The most vital defenders of the club season.
November 8, 2022 by Ultiworld in Awards with 0 comments
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Ultiworld is pleased to announce our annual Club Awards. While we consider both regular season and postseason performance, because of the nature of the Club Division, we weight success in the Series and at Nationals above all else. The Club Awards are voted on by Ultiworld reporters, contributors, and editors.
Our awards continue with the Defensive Player of the Year, recognizing the individual, and two runners-up, who we felt were the top defensive performers this spring. Whether through generating blocks, shutting down options, helping out teammates, or all of the above, these defenders stood out doing the tough work that too often go unrecognized.
Player of the Year Award
All-Club First Team
All-Club Second Team
Offensive Player of the Year Award
Defensive Player of the Year Award
Breakout Player of the Year Award
Coach of the Year Award
Club Awards Voting Breakdown
2022 Defensive Player of the Year
Cody Spicer (Denver Johnny Bravo)
Rare is the defender who can guard handlers and cutters, who can shut down their mark and generate blocks, and who does it all wearing sweatpants. Cody Spicer is a rare defender, and his 2022 season is one for the record books.1 Ok, there aren’t really record books in ultimate, and if so I couldn’t tell you which record Spicer might have broken. Perhaps for the most amount of times someone on the sideline had to explain to an innocent bystander how the best player on a championship team is actually a defender even though most teams stack their best players on offense. Or perhaps for most All-Club players guarded in a single bracket run without giving up double digit touches. Though we have no way of proving it in the still-nascent statistical world of ultimate, that last one might genuinely be true.
Plenty of ink has been spilled on Bravo’s greatness after sweeping the Nationals bracket to an unlikely title. Setting the table was Spicer, who took on the opponent’s toughest matchup and forced them time and time again to do something other than their bread and butter first option. “Our defense works because Spicer’s ability and energy infuses everything we do on that side of the ball.” Bravo coach Tim Kefalas wrote in an email to Ultiworld. “The way that he goes 1000% every single point from practice to the finals of Nationals is why our entire defense continues to grind constantly.”
Though he isn’t the flashiest player on the field, Spicer was simply the most effective. Many of the plaudits typically reserved for the best offensive players in the sport (consistent, intelligent, well-timed, versatile, engaged) adequately describe Spicer’s defense. After each game during Bravo’s bracket run, for as much time as fans and spectators alike spent talking Alex Atkins’s big throws or Quinn Finer’s relentlessness as a cutter–the kind of plays you’ll see in a highlights package–there was just as much attention given about Spicer and the way he sucked the life force out of opponents over and over and over again.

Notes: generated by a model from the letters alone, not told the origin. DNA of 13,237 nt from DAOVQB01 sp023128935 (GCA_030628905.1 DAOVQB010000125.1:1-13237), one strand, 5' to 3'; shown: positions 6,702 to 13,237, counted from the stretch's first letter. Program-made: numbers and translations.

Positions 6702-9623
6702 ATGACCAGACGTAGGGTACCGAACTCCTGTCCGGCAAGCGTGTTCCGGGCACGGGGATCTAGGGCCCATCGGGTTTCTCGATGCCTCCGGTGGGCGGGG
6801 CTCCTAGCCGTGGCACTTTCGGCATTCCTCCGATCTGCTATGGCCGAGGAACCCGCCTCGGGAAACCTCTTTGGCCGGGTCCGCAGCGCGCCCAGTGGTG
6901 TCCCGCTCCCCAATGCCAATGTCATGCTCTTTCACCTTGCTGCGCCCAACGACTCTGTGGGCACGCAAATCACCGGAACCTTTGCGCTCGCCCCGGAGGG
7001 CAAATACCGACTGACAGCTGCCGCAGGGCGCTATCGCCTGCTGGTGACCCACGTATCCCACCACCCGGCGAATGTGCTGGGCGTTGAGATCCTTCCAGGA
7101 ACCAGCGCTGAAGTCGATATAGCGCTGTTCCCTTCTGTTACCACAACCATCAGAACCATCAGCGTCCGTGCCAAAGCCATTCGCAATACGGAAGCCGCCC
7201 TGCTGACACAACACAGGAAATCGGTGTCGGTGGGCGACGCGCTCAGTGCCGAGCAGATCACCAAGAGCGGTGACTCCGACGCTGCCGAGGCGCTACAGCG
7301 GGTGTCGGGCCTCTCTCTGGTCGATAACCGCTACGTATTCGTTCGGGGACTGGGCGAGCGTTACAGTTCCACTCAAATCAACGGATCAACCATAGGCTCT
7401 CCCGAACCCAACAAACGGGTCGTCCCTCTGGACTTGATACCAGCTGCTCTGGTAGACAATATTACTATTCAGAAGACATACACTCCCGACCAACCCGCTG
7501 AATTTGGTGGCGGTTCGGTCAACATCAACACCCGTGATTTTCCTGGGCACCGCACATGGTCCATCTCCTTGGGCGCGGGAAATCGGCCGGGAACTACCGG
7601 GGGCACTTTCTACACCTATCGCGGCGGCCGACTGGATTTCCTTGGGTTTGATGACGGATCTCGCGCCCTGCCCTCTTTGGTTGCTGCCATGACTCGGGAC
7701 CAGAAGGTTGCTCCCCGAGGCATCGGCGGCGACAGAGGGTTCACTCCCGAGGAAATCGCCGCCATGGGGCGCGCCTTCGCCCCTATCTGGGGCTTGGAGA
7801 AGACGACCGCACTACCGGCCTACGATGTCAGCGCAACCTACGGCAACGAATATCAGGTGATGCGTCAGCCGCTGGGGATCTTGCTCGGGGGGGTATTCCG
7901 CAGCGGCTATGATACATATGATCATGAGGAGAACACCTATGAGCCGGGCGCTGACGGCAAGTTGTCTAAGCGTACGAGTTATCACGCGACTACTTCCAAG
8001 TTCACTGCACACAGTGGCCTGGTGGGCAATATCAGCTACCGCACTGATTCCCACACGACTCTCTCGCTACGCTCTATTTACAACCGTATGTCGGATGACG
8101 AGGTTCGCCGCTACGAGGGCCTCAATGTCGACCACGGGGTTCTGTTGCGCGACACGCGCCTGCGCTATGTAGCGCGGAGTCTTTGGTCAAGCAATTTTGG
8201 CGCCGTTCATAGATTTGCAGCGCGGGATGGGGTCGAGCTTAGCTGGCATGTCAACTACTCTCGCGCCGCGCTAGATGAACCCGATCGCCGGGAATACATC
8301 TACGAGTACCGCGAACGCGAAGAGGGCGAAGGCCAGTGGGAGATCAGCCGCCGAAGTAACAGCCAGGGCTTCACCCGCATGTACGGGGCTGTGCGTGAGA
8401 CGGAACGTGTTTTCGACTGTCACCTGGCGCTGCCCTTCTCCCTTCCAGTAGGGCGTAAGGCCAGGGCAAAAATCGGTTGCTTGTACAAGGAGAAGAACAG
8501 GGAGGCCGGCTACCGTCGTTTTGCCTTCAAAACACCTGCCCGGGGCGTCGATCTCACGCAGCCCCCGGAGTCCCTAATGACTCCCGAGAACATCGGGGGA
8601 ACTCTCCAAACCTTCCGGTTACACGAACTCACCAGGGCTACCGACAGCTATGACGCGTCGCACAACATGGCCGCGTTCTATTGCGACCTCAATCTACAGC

Conrad Schloer (New York PoNY)
After spending a couple months playing with Team Germany at World Games and Berlin-based Wall City at WUCC, Schloer rejoined PoNY for the back half of the season and made his now expected tremendous defensive contributions. He notched a team high nine blocks at Nationals, more than double anyone else on PoNY, while often matched up with the best offensive weapons in the game.
Put the stats aside (okay but not too far aside, nine blocks at Nationals is insane) and his value is still wildly obvious. His development into a more capable, intelligent, and controlled force is clear, too. The explosive athleticism and obstinate physical presence he brought to the game has been augmented by a sharpening of his his mental game, confidence, and on-field recognition. The combination has firmly established Schloer as a premier defensive weapon who is a threat to consume a slot on this list for seasons to come. There simply are few defenders in the division who you can put on another team’s best player who will actually get blocks in addition to blunting the tip of the offense’s spear.
Daniel Lee (Portland Rhino Slam!)
This man floats. There isn’t any other way to describe it. Daniel Lee’s ability to get up and stay up has been the greatest defensive asset for Rhino Slam! in each of their semifinal runs these last two seasons.
Here is how it goes when a disc hangs for half a second too long: Lee enters the picture, installs himself in the air to be admired like one of Alexander Calder’s mobile sculptures, and nimbly redirects it with a gloved hand before he deigns to come back down. That skill alone would suffice to put him on this podium, so it only ices the cake that he was also one of the best open-side wrecking balls and keen-eyed poachers in the division all season long. He’s a player at the top of his craft and is delivering an exciting brand of ultimate that is too often overshadowed by his more well-known teammates.
Editor: And he was recently named AUDL 2022 Defensive Player of the Year, as well. ↩